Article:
With the Jubilee on the horizon, take a read of some of our all-time favourite Royal Champagne facts!
- In Reims, an iconic cathedral occupies the city centre and is the biggest tourist attraction second to drinking Champagne. During the Hundred Years’ War, the cathedral was actually occupied by the English before being liberated by Joan of Arc in 1429.
- In popular but inaccurate history, Champagne was invented by the Benedictine monk Dom Perignon, who died on September 14th, 1715. He allegedly discovered the 'methode champenoise' at the Abbey of Hautvilliers in 1697. However, some 35 years earlier in 1662, an Englishman, Christopher Merret, delivered a paper to the newly-formed Royal Society revealing how to add sugar to a finished wine to create a secondary fermentation in the bottle. Merret was also one who helped invent the special Champagne bottles that prevented explosions during the second fermentation. You are welcome France!
- J. J. Kanne, who represented himself as Her Majesty Queen Victoria’s travel director, wrote to Veuve Clicquot in 1868 asking the house to send two baskets of 50 bottles each to the British embassy in Paris. Not long after, Kanne wrote to Madame Clicquot: “I assure you that the wine was served at the Queen’s table every day.”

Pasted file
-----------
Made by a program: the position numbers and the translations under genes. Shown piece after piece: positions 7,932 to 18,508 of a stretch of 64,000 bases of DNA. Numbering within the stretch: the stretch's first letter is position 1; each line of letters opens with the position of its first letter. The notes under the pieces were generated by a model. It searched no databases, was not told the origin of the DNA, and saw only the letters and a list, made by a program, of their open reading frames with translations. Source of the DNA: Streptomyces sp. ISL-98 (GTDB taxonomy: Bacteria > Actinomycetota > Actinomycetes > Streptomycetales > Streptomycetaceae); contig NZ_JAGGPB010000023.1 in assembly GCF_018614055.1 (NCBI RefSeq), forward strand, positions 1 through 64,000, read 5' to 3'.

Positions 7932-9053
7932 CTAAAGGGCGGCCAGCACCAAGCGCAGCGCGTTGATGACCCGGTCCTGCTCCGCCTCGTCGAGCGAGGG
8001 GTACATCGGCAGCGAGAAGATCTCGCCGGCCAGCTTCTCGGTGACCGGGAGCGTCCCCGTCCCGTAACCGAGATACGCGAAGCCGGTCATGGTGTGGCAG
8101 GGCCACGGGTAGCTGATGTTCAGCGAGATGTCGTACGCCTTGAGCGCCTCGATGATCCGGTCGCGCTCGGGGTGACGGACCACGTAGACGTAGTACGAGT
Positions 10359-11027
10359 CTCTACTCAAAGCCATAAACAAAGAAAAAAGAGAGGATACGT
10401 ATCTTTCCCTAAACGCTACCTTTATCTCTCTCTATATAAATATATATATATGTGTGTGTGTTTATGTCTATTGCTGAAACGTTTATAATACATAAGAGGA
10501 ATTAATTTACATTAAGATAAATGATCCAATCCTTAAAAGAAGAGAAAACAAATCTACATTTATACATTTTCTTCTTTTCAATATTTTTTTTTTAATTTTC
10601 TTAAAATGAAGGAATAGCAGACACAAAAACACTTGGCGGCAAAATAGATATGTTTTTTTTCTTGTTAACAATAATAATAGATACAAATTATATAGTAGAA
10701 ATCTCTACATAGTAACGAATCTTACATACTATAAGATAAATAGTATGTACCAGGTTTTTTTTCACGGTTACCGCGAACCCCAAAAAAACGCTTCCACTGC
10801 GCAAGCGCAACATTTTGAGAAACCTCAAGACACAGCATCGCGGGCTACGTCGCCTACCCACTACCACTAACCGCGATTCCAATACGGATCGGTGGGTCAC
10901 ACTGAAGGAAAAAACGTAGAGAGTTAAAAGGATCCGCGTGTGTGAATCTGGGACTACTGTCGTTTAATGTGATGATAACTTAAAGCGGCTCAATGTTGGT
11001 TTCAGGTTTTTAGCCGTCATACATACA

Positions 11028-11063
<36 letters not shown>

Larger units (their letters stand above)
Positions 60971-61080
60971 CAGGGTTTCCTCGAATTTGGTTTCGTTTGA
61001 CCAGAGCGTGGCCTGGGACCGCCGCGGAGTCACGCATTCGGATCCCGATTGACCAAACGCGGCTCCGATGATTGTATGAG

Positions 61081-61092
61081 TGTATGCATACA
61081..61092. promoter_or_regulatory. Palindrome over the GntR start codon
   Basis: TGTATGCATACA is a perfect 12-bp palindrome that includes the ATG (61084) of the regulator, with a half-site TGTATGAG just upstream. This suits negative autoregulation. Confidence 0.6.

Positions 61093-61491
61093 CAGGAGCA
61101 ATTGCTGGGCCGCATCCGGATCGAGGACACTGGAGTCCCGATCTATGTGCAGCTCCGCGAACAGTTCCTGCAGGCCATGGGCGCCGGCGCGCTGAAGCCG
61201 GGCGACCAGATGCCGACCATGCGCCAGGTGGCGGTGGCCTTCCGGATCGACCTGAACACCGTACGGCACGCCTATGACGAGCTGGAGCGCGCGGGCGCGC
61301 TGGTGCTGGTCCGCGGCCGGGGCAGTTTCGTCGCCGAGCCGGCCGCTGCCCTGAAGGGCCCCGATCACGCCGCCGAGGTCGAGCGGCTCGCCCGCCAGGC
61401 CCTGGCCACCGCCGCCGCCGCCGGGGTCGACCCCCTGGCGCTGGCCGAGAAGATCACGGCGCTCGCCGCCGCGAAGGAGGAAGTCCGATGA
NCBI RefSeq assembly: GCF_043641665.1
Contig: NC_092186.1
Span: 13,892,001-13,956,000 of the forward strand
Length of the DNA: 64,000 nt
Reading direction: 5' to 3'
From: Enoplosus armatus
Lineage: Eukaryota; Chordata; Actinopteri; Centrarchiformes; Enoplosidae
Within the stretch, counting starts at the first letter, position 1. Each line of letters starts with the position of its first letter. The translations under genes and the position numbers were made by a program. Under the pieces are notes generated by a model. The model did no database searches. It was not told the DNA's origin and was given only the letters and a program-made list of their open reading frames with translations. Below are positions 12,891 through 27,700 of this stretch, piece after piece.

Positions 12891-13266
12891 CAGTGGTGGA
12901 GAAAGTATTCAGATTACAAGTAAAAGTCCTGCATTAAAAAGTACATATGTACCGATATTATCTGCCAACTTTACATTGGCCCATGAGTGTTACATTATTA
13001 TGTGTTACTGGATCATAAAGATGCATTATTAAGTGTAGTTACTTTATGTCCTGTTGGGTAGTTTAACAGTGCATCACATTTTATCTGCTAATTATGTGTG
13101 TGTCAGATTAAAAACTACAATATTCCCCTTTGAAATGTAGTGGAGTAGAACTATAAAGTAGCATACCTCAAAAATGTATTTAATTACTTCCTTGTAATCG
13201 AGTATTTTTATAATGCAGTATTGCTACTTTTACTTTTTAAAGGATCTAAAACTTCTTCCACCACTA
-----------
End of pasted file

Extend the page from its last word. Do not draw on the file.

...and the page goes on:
- Also during Queen Victoria’s reign, which lasted from 1837 until her death in 1901, the English—always eager to codify—began issuing royal warrants to Champagne producers. Currently, over 1,100 royal warrants have been granted to tradespeople who supply goods. Eight of these warrants have been bestowed on Champagne houses. You are welcome France!
- When George V ascended to the English throne in 1911, he frequently served guests his “special bottle” of Bollinger at Balmoral Castle, the royal estate in the Scottish Highlands. The bottle in question was Bollinger’s basic non-vintage brut.
- Winston Churchill began drinking Pol Roger Champagne as early as 1908. The bond between statesman and vintner was forged the moment Churchill met Odette Pol-Roger at the British Embassy in 1944. The prime minister was so smitten by her beauty and wit that he named a racehorse after her—one that, incidentally, won a stakes race on the day that Queen Elizabeth was crowned in 1952. When Churchill died in 1965, Pol Roger put a black border on its labels, and in 1984 it launched, with the Churchill family’s permission, the Pol Roger Cuvée Sir Winston Churchill. Winston Churchill drank about 42,000 bottles of Champagne in his life time. This might not seem like a lot since he lived a long life of 90 years. But if you calculated down, it means that he would have drank roughly over a bottle a day since the day he was born!
- While many royals historically began their daily drinking with a glass of Champagne, Queen Elizabeth, now 91, likes to finish her day with one. According to her late cousin Margaret Rhodes, the queen begins her daily imbibing with a pre-lunch gin and Dubonnet on the rocks with lemon, and she finishes the day with a glass or two of Champagne before bedtime. My kind of gal!